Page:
Friday, February 5, 2010


Last night I was in Austin, Texas, and looking for something to eat. During the day, I had heard how Austin has seen a boom recently in food wagons, including some operated by legit chefs. It is a lot cheaper than starting a new restaurant and in a city that holds its weirdness as a point of pride, why not?

Typically, it's a trailer in a parking lot. The trailer is both kitchen and sales counter. It's strictly carry-out unless you want to sit on the curb.

The one I happened upon last night was about where Fifth Street meets I-35. I had been promenading east along Sixth Street, naturally, where there is a large concentration of drinking establishments, and had just turned around to head back west when I spotted it. The operation wasn't all in the trailer, as the BBQ cooker was out back. It was conveniently located next to Twins Liquor Store.

I got the two meats plate ($8), with brisket, beef sausage, potato salad, pinto beans, dill pickles, raw onions, and two slices of white bread (all the appropriate fixings), then picked up a 375 ml of J.T.S. Brown bourbon at Twins ($5.99).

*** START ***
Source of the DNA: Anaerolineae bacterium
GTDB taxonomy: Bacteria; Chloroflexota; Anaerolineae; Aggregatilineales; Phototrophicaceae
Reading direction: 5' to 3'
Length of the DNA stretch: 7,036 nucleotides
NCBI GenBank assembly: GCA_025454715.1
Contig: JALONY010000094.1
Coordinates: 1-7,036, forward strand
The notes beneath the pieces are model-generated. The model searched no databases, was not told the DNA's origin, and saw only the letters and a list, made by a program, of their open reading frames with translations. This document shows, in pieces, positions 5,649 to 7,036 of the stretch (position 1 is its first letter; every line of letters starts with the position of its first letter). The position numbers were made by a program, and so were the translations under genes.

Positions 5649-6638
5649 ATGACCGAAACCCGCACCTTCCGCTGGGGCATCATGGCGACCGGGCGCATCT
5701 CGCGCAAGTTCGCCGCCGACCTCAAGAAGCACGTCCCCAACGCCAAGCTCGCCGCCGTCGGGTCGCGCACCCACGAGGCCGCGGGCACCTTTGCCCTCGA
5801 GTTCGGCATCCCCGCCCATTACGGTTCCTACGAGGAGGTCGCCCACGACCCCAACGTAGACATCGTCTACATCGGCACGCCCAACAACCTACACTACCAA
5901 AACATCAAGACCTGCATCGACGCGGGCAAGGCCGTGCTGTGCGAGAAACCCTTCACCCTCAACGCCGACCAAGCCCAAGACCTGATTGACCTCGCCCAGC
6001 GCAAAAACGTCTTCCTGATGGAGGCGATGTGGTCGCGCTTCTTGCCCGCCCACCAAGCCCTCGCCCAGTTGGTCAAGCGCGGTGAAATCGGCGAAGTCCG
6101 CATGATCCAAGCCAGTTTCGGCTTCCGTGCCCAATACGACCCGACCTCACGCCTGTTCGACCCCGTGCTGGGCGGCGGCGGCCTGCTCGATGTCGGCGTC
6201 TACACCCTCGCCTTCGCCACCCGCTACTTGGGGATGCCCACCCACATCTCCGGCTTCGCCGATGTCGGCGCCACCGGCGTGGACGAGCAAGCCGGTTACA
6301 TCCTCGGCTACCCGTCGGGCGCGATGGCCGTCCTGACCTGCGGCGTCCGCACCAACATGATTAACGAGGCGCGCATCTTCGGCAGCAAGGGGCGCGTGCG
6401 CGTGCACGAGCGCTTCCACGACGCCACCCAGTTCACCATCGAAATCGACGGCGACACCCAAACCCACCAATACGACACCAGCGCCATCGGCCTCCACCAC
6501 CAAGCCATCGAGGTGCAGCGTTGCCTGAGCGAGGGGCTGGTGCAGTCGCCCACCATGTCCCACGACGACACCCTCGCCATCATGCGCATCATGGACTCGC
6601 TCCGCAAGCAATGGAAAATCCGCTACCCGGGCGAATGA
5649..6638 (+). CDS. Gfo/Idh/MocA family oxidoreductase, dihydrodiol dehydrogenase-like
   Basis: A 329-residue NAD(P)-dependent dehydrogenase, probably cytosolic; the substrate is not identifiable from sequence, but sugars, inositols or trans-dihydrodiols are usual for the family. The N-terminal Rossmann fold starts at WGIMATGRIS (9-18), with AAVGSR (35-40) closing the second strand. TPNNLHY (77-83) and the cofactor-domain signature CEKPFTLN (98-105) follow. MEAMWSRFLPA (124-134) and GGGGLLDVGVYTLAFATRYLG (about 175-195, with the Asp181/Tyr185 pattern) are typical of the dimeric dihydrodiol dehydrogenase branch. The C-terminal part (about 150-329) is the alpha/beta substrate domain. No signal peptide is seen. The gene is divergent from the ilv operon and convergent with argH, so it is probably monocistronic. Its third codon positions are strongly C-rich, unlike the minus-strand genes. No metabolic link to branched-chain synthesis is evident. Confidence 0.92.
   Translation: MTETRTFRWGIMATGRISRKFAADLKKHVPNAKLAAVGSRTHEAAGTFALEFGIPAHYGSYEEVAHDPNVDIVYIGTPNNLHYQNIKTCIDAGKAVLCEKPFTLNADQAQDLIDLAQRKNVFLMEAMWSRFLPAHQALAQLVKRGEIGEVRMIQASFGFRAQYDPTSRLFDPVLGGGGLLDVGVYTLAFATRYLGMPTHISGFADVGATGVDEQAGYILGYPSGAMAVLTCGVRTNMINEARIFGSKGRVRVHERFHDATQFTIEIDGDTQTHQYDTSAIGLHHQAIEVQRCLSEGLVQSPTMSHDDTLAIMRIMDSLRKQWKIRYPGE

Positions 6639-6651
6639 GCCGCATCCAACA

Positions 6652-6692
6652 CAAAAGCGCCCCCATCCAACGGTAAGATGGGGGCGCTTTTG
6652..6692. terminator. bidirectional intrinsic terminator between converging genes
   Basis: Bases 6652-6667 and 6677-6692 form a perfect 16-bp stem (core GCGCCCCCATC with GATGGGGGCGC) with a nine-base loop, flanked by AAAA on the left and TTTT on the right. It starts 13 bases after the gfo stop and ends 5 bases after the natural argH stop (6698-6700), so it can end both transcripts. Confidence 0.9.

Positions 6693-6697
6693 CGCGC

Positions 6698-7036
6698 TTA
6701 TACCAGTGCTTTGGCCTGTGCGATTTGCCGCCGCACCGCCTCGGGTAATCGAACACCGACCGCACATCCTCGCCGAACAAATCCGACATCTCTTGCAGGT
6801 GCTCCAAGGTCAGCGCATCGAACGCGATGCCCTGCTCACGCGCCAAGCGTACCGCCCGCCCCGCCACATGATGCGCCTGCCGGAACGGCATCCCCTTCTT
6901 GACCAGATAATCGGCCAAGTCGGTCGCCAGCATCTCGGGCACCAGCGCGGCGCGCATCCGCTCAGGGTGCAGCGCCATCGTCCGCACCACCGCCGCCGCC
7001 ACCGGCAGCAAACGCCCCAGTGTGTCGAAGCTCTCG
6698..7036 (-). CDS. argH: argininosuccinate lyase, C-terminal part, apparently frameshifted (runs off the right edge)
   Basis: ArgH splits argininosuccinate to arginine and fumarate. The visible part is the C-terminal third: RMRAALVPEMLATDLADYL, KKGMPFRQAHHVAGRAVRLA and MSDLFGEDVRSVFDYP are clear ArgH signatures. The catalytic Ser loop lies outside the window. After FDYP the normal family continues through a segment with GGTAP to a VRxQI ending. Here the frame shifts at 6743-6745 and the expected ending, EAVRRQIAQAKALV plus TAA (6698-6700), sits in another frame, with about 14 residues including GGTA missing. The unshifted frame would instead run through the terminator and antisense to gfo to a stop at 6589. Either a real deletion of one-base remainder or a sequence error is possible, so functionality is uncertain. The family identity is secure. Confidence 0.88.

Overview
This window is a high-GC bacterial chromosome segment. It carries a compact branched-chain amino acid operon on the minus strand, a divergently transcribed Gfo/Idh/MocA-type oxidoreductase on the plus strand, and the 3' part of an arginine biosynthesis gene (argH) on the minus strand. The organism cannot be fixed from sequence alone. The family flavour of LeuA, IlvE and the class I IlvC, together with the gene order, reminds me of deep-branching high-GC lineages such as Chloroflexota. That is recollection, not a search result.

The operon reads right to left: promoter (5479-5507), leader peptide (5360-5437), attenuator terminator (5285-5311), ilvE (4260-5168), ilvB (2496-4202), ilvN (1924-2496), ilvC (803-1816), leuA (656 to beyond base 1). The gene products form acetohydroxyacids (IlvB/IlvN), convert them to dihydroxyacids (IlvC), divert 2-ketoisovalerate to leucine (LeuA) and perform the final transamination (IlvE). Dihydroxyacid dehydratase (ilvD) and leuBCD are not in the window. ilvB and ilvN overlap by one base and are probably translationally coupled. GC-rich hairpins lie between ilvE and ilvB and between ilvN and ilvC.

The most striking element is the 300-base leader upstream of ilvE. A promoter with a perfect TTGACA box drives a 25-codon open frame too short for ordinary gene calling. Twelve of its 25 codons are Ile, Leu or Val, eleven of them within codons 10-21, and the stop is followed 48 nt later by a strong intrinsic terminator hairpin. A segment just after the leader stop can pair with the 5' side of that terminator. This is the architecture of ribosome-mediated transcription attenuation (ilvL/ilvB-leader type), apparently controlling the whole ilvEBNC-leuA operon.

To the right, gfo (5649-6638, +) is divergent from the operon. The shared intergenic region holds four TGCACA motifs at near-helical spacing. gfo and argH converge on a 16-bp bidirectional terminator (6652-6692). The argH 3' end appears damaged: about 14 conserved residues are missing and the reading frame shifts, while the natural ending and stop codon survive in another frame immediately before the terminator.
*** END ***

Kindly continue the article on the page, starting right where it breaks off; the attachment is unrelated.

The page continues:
The brisket was a little fatty but had great flavor. That flavor just came back to me as I was thinking about what to have for dinner tonight. There is plenty of good Q in Chicago, but not in my neighborhood, and it's pretty miserable out tonight, so foraging in the fridge will probably be my dinner strategy.

Street food is always a roll of the dice, but I had a good feeling when I saw the people hanging around the Night Ministry free coffee wagon parked on the same lot. This one came up a winner.


Wade said...

Hi Chuck - sounds like you had a good trip in Texas; hope to hear about another activity I think you might have been at while down this way!

I obtained a smoker about a year ago and have been learning the art of cooking brisket. A brisket has 2 parts the "flat" and the "point". The flat is lean while the point is more fatty. I think the point has the better flavor.

Max Watman said...

Sounds like a perfect meal.

Chuck Cowdery said...

The trip was further enhanced by what I was reading on the way down and back, Chasing the White Dog, by Max Watman.

-ed said...

great post! I've just begun to appreciate the Mexican food trailers in a South Texas transplant, it's the best I can get around here.